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salewa womens wildfire edge approach shoes detail 6

Salewa Wildfire Edge Approach Shoes

My go-to pair of hiking shoes for easier trails or via ferrata, where I don’t need extra ankle support. They provide excellent grip on the rock and are very durable.

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Reeloq Smartphone Securing System

If you want to be able to take great photos on a via ferrata and not worry about losing your phone, Reeloq is the best tool for it. It’s a smartphone-securing system, that will allow you to use your phone on any of your adventures. This has been a great addition to my tool arsenal.

Shop on: REELOQ (Europe only)

Information about via ferrata delle Scalette to the top of Torre di Toblin in the Italian Dolomites
The north side of Torre di Toblin where the cables leading to the top begin

Since it was the first ferrata I’ve ever done I found the first few meters of the cable section really difficult. As luck would have it, we experienced a decent snowfall couple of nights before and the melting snow froze overnight.

Because the route faces north, it hardly sees any sun. A perfect recipe for icy conditions.

After navigating through gullies, along ladders and holds for around 40 minutes I made it to the top, relieved and in one piece. Considering I had zero prior ferrata experience I thought I did really well.

I know today that it was certainly not the best pick for my first ferrata.

Ladders along the North side of Torre di Toblin leading to the summit
Ladders along the North side of Torre di Toblin leading to the summit
Torre di Toblin Summit. Via Ferrata delle Scatelle in Tre Cime National Park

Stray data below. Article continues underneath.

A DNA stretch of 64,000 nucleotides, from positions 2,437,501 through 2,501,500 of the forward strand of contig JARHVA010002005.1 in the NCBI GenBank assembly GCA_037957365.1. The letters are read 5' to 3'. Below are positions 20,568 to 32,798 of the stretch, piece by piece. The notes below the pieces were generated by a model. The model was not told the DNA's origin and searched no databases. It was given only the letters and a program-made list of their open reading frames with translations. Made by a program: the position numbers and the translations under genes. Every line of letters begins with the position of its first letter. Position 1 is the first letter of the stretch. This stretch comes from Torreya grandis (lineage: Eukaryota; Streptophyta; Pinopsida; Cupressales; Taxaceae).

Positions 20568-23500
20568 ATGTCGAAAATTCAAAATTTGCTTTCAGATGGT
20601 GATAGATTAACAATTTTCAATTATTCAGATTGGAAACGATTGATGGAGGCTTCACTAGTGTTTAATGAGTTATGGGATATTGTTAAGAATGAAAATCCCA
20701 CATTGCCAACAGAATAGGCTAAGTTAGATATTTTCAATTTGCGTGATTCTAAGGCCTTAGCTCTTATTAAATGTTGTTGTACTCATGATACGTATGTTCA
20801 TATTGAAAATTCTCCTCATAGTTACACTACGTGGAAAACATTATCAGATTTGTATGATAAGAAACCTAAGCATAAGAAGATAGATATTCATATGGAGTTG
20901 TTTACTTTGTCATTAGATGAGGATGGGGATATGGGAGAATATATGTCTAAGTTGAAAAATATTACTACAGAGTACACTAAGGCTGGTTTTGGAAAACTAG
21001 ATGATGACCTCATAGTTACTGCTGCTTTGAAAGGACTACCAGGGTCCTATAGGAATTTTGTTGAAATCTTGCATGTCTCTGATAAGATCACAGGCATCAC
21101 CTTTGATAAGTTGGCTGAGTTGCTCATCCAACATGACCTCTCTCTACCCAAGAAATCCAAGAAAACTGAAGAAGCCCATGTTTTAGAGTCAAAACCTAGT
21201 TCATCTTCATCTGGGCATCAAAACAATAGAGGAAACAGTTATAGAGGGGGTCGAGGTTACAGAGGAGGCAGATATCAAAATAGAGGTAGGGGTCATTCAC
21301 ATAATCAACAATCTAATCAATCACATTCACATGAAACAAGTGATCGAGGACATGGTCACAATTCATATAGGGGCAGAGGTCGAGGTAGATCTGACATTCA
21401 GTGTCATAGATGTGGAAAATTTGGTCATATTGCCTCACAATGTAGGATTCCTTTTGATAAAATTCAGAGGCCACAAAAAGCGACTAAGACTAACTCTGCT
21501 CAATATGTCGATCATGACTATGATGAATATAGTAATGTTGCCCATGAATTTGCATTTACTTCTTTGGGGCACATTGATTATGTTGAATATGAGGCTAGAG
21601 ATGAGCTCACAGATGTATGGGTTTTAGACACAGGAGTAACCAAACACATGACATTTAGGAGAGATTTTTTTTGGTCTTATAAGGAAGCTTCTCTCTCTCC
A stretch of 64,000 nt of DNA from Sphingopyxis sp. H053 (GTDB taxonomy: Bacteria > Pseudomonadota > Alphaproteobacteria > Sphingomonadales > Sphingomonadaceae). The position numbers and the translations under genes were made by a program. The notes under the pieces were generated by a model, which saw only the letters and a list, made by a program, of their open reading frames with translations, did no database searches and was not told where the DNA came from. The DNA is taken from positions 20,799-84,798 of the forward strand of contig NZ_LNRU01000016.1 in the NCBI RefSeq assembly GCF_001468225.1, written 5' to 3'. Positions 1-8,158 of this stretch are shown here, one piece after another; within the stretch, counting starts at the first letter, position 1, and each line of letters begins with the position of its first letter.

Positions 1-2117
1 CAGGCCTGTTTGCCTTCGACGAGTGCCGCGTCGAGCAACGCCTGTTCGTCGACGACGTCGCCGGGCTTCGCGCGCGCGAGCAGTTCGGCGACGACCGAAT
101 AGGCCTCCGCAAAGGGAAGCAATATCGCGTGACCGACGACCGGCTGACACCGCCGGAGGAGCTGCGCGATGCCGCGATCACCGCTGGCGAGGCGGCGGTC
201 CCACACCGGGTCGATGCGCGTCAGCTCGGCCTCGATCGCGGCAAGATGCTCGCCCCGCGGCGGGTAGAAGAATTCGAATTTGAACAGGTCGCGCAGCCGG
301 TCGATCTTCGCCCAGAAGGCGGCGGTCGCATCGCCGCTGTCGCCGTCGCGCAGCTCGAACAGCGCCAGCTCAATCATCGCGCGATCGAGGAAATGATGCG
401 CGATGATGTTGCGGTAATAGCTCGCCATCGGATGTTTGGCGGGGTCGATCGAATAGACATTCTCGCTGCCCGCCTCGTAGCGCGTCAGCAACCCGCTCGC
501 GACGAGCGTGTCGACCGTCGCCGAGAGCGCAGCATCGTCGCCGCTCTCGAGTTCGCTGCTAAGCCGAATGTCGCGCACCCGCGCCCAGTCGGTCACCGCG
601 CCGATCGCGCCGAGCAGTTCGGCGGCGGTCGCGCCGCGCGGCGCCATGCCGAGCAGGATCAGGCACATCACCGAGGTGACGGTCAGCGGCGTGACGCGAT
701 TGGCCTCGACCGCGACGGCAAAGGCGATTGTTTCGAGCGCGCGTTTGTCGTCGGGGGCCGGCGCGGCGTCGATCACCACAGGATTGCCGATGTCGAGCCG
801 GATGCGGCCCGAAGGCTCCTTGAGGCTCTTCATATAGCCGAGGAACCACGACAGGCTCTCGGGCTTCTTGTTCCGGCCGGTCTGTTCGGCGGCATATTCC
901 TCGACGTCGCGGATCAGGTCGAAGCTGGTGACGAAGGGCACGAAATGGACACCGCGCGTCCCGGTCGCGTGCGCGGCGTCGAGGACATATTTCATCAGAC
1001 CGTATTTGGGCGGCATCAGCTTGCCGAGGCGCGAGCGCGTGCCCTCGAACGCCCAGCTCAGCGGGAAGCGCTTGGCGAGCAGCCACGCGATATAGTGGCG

Torre di Toblin Summit, Tre Cime (Three peaks) seen in the distance

The descent is along the eastern wall and takes only 45 minutes. It’s also A LOT easier than the way up and some people choose this as the ascent & descent route. I wouldn’t however recommend it, because it can create traffic, and passing people when attached to a cable isn’t much fun. 

Once you are back at Rifugio Locatelli you can either walk back the same way or complete the loop around Tre Cime and opt for route nr 105.

I also highly recommend an overnight stay in the hut and ticking off the nearby via ferrata De Luca/Innerkofler the next day!

The descent along the eastern side
Torre Di Toblin in all its glory

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Hi! I am the photographer and creator of I come from Poland, but I've been living, travelling and working around the globe since I turned 18. A few years ago, during one of my trips to Scotland, I bought my first DSLR and my adventure with photography began. When I am not stuck to my computer editing photos, you can find me hiking somewhere in the mountains.


  1. Hello,
    Excellent website and advice. How easy is it to buy or rent the via Ferrata lanyard in the area? We brought some of our climbing gear (harness, slings, carabiners, helmets) but do not have a proper lanyard. After seeing the images I am starting to think we will need one.